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Steel Sector Analysis Report 

[Key Points | Financial Year '09 | Prospects | Sector Do's and dont's]

  • India is currently the fifth largest steel-producing nation in the world with production of over 54 million tonnes (MT). However, it has a very low per capita consumption of steel of around 46 kgs as against an average of 198 kgs of the world. This wide gap in relative steel consumption indicates that the potential ahead for India to raise its steel consumption is high.
  • Being a core sector, steel industry tracks the overall economic growth in the long term. Also, steel demand, being derived from other sectors like automobiles, consumer durables and infrastructure, its fortune is dependent on the growth of these user industries.
  • The Indian steel sector enjoys advantages of domestic availability of raw materials and cheap labour. Iron ore is also available in abundant quantities. This provides major cost advantage to the domestic steel industry, with companies like Tata Steel being one of the lowest cost producers in the world.
  • However, Indian steel companies have to bear additional costs pertaining to capital equipment, power and inefficiencies (low per employee productivity). This has resulted in the erosion of the edge they would have otherwise enjoyed due to availability of cheap labour and raw materials.
  • The government reinstated basic customs duty on steel imports in order to protect India from dumping of cheap steel products. It has also provided series of benefits to auto, housing and real estate sector in order to counter the slowdown in the economy.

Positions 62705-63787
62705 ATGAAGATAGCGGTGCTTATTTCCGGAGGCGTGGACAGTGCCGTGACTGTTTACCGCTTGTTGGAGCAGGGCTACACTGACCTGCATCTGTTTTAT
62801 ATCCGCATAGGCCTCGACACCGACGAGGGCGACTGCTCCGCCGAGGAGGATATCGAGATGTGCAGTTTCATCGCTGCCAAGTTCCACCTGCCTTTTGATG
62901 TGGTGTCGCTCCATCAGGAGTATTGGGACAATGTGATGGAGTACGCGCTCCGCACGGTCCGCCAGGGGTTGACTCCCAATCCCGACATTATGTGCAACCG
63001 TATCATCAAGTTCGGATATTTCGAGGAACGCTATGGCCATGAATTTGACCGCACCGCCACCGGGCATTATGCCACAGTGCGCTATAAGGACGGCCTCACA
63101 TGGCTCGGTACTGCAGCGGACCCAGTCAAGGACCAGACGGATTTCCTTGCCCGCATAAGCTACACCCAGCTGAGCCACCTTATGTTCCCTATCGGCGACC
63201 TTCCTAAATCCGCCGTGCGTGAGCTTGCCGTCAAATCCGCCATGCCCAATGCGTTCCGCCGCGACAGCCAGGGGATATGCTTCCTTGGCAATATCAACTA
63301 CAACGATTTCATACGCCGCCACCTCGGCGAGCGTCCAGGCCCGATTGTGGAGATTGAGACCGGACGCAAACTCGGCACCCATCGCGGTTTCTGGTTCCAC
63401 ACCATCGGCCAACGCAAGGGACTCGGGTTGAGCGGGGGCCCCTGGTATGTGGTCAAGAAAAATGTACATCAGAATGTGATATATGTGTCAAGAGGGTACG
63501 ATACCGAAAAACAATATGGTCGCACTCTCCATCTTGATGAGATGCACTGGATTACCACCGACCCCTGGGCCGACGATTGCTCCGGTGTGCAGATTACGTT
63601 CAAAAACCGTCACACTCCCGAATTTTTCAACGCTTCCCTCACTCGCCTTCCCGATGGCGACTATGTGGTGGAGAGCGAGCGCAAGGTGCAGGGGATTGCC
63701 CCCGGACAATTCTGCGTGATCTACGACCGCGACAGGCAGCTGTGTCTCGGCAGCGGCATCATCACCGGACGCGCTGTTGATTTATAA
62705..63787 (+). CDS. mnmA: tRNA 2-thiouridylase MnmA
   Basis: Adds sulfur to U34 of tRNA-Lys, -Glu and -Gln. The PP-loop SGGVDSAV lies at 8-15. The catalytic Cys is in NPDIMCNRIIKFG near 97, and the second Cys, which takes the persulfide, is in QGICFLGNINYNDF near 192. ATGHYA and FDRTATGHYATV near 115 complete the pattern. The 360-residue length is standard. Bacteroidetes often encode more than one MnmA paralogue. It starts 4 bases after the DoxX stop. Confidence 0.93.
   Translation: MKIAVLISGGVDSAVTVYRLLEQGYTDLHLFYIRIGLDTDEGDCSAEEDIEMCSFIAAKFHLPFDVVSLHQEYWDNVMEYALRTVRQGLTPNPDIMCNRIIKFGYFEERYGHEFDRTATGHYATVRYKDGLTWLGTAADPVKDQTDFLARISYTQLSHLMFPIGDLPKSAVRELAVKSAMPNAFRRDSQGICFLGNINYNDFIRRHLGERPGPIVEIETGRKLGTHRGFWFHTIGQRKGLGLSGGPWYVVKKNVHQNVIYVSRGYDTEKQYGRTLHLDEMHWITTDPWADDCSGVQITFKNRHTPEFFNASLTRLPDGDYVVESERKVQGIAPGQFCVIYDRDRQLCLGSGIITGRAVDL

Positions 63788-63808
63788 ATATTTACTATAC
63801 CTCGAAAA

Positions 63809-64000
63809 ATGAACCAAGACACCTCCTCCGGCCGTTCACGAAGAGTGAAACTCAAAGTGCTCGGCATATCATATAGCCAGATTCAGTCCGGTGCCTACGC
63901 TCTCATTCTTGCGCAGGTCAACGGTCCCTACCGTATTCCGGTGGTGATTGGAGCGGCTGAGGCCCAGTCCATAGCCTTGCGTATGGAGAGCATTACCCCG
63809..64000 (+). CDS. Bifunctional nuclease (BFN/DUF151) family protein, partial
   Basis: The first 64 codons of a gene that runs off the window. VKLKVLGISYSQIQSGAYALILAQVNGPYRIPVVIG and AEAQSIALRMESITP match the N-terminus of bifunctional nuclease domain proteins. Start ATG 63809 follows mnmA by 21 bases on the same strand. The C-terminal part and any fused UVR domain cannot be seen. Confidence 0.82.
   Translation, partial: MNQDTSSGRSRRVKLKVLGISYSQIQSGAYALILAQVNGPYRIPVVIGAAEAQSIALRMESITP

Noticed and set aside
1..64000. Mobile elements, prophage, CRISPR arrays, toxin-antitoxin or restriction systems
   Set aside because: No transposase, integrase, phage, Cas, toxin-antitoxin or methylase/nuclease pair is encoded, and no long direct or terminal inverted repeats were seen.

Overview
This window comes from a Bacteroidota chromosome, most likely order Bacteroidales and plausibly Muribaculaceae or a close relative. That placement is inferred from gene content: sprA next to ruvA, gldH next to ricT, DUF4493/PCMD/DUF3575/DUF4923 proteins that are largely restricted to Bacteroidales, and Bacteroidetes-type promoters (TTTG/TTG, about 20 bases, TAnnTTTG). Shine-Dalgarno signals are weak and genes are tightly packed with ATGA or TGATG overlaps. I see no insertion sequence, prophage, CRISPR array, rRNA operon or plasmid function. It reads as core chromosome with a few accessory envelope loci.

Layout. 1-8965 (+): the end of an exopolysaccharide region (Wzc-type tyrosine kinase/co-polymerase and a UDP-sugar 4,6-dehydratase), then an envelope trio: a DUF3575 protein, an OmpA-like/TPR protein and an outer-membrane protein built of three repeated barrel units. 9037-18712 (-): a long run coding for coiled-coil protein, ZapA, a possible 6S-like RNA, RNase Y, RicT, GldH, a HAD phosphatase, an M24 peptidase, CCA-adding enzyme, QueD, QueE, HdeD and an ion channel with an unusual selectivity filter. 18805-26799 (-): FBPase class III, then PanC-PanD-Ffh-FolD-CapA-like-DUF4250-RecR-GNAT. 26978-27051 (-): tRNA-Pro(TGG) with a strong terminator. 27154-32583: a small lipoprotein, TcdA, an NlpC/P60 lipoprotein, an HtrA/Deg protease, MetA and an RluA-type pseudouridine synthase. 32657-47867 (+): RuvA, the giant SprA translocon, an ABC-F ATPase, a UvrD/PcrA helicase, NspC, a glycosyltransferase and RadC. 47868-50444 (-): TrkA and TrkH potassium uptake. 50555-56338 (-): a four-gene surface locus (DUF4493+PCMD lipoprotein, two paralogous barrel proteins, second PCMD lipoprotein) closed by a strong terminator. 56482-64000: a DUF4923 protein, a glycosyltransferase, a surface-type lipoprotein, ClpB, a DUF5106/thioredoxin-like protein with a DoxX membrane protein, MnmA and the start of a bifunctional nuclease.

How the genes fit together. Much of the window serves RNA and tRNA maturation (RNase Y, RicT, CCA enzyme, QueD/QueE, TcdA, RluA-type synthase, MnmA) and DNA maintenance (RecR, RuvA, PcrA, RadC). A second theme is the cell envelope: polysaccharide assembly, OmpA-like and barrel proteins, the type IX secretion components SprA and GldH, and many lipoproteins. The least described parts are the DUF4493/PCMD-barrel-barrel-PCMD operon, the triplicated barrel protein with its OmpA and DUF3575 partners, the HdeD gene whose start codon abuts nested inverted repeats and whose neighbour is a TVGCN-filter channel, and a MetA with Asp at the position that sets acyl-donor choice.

How to Research the Steel Sector (Key Points)

  • Supply
  • With trade barriers having been lowered over the years, imports play an important role in the domestic markets.
  • Demand
  • The demand is derived from sectors that include infrastructure, consumer durables and automobiles.
  • Barriers to entry
  • High capital costs, technology.
  • Bargaining power of suppliers
  • The government's move on railway freight costs and grid power costs would determine the final price of the metal.
  • Bargaining power of customers
  • High, presence of a large number of suppliers and access to global markets.
  • Competition
  • High, presence of a large number of players in the unorganized sector.

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Financial Year '09

  • The steel sector witnessed a mixed performance in FY09 wherein during the first half it experienced an extraordinary spurt in demand backed by expansion of key consumer sectors. However, the second half experienced a significant demand contraction on account of the global financial crisis. Thus overall, India’s crude steel production grew by 1.2%YoY to 54.5 MT. While the global steel industry continued to reel under the recessionary trends in the developed economies, domestic steel demand remained less affected, mainly steered by growth in semi urban and rural areas. Also, the various monetary and fiscal packages announced by the government helped the domestic steel industry to counter the slowdown and thus the demand started reviving upwards from the fourth quarter onwards.